At the time I served with the Tigers,(6/68-1/69) we were brought in by invitation only. Only the most experienced and qualified men were included. Although nominally a platoon sized element, most of the time we were lucky to have about 12 to 15 men. The team was lead most of the time by a Lieutenant and staffed by two medics, and sometimes an FO.
At the time I served with the Tigers, I had been in country about 6 months. After being with Tigers for about 3 months,we received out in the field a PIO photographer from the Division, SP/4 Stan Parker, an Infantryman who had been wounded a couple of times in another battalion. Some of the black and white photos taken here were shot by SP/4 Parker.
Tigers had been in a lot of contact prior to when these photos were taken. While Specialist Parker was with us, we would often ask him to take our photos to send home to our families. He explained that he would have no way of getting random shots back to us if he shot any, so he gave a roll to one of us, and let him get the pictures to each of us. 30 years later, Roy "Zeke" Blevins was going to go to the 101st Airborne Reunion in Omaha, Nebraska. He dug around in a box and found the roll of film that he'd gotten from Parker that day in Viet Nam. He developed the roll and brought it to the reunion. None of us had seen these pictures until that day in 1998.
Entered 11/8/98 The next 8 Photos were taken with a camera that had just been received in the field by Roy "Zeke" Blevins. The camera box is visible in the last picture in this series. The time is about Christmas time of 1968. The film was developed in 1970, and the prints have degraded over time.
We were young and strong and vital, and all we wanted out of life was to get home alive. It was my decided philosophy that the best way for me to do this was traveling with the Tigers. One cannot sneak in the woods with 100 men (a line company) but one CAN sneak in groups of 3 or 4. These were young men who took the art of combat very seriously.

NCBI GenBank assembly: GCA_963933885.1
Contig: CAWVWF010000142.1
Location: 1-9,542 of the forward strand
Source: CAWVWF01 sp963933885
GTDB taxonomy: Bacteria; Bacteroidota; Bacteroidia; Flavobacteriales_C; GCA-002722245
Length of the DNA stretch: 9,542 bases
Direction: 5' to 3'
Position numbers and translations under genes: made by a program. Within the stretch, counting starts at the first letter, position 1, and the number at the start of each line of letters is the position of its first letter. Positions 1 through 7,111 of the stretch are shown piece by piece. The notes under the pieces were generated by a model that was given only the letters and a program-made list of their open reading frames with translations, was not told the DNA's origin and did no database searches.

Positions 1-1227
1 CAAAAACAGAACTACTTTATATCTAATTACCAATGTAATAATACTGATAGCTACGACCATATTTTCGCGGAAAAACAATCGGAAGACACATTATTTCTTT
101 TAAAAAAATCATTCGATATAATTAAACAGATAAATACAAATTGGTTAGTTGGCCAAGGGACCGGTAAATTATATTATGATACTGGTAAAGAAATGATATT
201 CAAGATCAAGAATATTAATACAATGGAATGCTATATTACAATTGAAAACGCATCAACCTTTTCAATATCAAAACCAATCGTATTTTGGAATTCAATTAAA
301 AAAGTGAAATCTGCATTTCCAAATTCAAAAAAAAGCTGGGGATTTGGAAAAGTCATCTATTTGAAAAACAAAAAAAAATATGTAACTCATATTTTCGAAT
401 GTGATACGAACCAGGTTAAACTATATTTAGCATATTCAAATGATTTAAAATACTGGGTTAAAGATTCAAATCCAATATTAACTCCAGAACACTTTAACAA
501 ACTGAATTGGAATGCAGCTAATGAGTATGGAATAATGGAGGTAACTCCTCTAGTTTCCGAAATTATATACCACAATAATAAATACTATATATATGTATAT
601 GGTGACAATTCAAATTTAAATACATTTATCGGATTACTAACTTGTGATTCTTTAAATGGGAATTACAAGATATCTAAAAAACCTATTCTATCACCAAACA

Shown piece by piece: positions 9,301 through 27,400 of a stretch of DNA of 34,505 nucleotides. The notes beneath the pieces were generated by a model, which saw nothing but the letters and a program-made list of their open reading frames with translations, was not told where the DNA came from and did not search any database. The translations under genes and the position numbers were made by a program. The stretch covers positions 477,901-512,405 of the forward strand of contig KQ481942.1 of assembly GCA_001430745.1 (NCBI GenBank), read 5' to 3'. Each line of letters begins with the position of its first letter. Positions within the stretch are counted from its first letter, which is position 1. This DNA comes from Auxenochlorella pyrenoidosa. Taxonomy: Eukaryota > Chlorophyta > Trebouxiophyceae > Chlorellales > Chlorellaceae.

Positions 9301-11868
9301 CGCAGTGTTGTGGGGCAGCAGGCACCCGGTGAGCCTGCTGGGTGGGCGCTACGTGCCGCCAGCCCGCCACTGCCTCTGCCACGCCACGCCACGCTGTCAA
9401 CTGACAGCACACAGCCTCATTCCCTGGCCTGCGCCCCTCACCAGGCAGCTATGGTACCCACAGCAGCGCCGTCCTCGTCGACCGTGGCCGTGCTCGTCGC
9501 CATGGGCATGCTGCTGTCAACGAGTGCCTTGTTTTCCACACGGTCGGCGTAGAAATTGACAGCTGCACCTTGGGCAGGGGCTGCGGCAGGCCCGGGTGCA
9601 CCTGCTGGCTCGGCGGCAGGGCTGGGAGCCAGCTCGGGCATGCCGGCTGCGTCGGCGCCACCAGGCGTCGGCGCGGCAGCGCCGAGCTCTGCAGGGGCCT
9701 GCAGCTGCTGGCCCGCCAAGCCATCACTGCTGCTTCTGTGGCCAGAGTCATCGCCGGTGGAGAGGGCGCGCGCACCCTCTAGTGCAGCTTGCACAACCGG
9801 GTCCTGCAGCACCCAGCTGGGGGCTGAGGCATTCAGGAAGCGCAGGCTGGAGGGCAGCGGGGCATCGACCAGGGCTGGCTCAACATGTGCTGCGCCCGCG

These are photos of Jeff Paige. Jeff was a consumate warrior, and spent later time with LRRPS and Rangers. These photos are of Jeff on his way home for his first extension leave.
Taken in Ben Hoa, the 101st division Base Camp down south, near Saigon. Details of the uniform; Stingy brim hat: The guys from up north or back east seemed to prefer their hats cut this way. Jump wings on hat: Although we didn't jump in Viet Nam, the wings were an important distinction to those of us who wore them. Flower Power fatigues: We mostly wore Tiger Stripes, but had to buy them ourselves. These were issued to us. Double Eagles: Non camoflaged patches, since camo or not, we wore this patch as an icon of our status in life, paratroopers, Above the Rest! Worn on both sides, since after a year in a combat zone, we were entitled to wear the Eagle on the right side, showing assignment to a division in a combat zone.The left side is current division of assignment. Double Eagle soldiers were top of the heap. Metal sergeatnt stripes, on pocket: since uniforms were changed weekly in the field, name tapes and rank was not sewn on.Tiger patch: in 66 the unit had a round pocket patch, in later years, the patch was a black and gold banner type that rode over the 101st patch. Stance and look of confidence. Look back at the picture of Jeff, McGinley and myself, in the elephant grass in the middle of A Shau...we all had that look, young but ageless. 19 year old eyes that had seen a million years of horror and death...
Comparison photo: Tiger and a REMF. Jeff sent me this photo, of himself and a guy who's name he doesn't remember. What is so noticable in this picture is the distinct difference in appearence, carriage, and demeanor. There is more to this difference than uniform alone. REMF's had access to daily showers, slept on cots under a roof, ate in a chow hall, and went to movies, chased nurses, or cyclo girls, clean clothes daily, px trips. We didn't. Not everyone who lived in the rear was a REMF. Some were Nurses, Doctors and medics who cared for the wounded, Others kept the trucks moving up and down the highway,at great risk to themselves. Still others flew the helicopters in and out of hell. Jeff sent a quote with this photo. Neither of us remember who said this, but it goes something like this:
"...If I could have two Armies, one would be for display and would march, etc. The other Army would be comprised of warriors that had more to do than concern themselves with garrison life..."
Stan Parker, Division PIO, and Ben "babysan" Croxton, with captured weapons. 1968
LT Fred Raymond on hill 292, wherever that is. We had just taken a resupply, and were near Veghel. Note the defoliated trees. This is the terminal effect of Agent Orange. McGinley is on the extreme left side of the photo, Zeke Blevins is seated facing the camera, just below McGinley. Need names on the others. Lt Raymond was one of the most capable officers I ever met, before and since. His was the team that hauled the two men who were dropped by a helicopter back up the hill, and his platoon was one of helicopters shot down in the initial invasion of the area surrounding Veghel. He was a friend and compatriot of John Gertsch. His leadership of the Tigers was impeccable